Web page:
Today I’ll share a few stories related to special flowers in my life.
Whenever I see roses, I think of a funny thing that happened to me when I was in my early twenties. I had just started dating a guy who checked parking passes where I worked. I invited him to my cozy little A-frame house on Puget Sound in Washington state. When we got to my house, I pulled open the screen door and there was a bouquet of roses tucked next to the main door. I grinned and asked if they were from him. “No,” he said sheepishly. He pulled a bouquet of roses from behind his back. Oops. The flowers in my door were from a different admirer. Awkward!
I took these photos on the High Desert Garden Tour this summer. The tour takes place in different Central Oregon locations, from sprawling rural ranches to tiny city yards. This year the featured gardens were in Bend.
Another one of my special flowers is hibiscus. We had relatives who lived in Hawaii, and I associate this flower with the islands. I have fond memories of watching geckos crawling up the bathroom walls while doves cooed softly outside the open window. I remember my auntie cooking bananas in bubbling butter and brown sugar. We’d go on trips to places only locals knew, like natural waterslides carved by streams cutting through lush forests.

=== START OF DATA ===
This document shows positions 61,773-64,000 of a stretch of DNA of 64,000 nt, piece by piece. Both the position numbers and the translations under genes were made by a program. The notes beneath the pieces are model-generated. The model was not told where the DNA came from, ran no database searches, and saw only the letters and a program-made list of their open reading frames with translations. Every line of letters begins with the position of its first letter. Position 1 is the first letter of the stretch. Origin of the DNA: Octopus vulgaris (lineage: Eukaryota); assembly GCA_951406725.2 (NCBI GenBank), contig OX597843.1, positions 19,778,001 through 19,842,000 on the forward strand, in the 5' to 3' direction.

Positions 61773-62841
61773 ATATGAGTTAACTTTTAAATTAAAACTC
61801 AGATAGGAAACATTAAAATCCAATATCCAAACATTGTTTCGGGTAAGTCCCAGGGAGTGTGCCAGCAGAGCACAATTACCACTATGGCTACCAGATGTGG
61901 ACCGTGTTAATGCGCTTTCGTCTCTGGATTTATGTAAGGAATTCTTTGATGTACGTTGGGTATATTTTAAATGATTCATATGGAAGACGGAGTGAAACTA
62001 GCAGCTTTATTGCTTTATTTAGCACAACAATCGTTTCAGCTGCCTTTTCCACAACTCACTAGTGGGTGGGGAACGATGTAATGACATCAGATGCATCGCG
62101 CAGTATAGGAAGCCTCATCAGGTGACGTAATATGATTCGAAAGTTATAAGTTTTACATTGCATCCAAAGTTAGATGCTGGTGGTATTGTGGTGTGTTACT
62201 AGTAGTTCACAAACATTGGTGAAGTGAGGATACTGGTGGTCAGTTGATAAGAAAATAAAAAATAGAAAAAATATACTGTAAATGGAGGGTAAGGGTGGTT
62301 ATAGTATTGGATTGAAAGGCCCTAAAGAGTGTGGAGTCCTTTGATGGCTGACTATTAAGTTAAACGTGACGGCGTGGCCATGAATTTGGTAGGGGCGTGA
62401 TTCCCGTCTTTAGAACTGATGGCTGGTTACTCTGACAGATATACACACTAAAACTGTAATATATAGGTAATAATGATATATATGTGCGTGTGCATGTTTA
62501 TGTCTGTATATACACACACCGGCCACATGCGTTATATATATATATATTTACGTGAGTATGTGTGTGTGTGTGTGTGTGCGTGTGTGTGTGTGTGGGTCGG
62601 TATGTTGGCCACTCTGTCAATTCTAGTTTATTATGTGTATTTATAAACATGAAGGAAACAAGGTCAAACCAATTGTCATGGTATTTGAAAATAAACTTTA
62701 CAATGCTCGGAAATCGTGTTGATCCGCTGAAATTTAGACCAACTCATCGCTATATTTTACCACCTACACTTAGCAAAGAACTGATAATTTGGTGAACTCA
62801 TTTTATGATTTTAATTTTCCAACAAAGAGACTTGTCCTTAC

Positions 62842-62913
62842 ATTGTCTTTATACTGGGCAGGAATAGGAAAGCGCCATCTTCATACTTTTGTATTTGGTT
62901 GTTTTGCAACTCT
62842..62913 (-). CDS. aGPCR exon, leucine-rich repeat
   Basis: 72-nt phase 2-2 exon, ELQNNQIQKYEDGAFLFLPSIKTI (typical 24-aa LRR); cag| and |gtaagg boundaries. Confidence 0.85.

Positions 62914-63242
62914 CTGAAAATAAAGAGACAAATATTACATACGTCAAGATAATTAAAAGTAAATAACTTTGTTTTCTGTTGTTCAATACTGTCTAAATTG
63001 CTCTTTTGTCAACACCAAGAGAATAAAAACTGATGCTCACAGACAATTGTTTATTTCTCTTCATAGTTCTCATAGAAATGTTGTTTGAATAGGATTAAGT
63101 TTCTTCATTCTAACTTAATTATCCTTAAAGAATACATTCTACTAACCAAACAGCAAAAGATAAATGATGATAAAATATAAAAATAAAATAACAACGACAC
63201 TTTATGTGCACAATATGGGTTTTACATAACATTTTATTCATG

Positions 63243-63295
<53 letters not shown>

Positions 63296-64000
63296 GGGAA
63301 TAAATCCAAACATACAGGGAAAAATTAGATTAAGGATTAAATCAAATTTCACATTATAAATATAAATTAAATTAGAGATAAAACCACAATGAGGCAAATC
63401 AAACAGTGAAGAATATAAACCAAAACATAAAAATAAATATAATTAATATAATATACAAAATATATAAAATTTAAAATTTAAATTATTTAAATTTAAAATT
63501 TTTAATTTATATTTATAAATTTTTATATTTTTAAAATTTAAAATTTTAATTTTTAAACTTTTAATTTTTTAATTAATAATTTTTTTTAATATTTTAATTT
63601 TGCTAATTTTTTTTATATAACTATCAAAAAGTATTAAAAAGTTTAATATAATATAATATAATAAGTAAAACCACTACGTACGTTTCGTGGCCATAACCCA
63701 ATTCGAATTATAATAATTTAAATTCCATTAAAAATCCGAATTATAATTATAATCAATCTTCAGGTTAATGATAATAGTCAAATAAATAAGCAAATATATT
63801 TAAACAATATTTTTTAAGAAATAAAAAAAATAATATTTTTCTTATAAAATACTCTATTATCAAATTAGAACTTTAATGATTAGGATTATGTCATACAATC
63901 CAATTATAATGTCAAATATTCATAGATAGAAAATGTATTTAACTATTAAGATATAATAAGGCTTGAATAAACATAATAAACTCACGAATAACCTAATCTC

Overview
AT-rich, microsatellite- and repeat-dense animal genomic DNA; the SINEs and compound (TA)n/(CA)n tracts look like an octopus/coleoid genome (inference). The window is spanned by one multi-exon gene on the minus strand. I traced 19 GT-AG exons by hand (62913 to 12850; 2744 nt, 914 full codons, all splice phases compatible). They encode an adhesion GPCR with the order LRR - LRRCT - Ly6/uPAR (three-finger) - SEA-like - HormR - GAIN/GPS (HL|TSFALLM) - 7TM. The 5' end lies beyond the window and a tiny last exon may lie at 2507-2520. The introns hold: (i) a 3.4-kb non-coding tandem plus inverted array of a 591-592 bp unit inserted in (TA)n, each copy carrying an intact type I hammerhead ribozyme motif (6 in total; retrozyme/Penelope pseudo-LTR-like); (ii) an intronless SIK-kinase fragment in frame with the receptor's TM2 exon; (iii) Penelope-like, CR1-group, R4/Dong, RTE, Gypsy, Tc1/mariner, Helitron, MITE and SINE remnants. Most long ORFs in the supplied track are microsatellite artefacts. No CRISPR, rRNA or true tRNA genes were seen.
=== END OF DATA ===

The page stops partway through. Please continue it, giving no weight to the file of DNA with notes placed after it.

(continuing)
I live in the High Desert, where temperatures reach extremes, and I’m always surprised to see this “tropical” plant thriving here. These photos were taken in Bend.
I also like hydrangeas. We had a hydrangea growing alongside my childhood home. It produced big blue blossoms in softball-sized clusters. I tried to grow them where I used to live in Washington state. We had one hundred inches of rain a year at our house near the Cascade Mountains. Maybe all that rain washed away whatever hydrangeas needed to bloom because we never had flowers.
At our current house in Bend, where ten inches of rain falls a year, they will grow. Unfortunately, our deer “landscapers” like to trim our shrubs too often, as you can see in the picture below. There’s nothing left of this white hydrangea plant except a few twigs sticking out of the ground.
So, when I want to satisfy my cravings for hydrangeas, I have to find them elsewhere. I took these pictures at the Oregon Garden in Silverton.